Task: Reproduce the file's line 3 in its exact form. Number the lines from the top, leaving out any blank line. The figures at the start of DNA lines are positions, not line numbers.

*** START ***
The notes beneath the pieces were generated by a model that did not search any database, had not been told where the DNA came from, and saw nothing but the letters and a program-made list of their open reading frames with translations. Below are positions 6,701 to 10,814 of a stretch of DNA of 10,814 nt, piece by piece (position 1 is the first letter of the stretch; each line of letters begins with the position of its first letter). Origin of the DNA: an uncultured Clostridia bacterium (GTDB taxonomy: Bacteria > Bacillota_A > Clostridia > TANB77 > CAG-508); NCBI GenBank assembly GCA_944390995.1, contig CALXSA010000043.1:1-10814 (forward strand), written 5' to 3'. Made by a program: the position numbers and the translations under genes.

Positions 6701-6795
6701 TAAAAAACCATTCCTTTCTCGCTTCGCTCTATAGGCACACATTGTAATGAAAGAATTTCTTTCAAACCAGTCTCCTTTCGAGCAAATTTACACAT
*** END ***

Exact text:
6701 TAAAAAACCATTCCTTTCTCGCTTCGCTCTATAGGCACACATTGTAATGAAAGAATTTCTTTCAAACCAGTCTCCTTTCGAGCAAATTTACACAT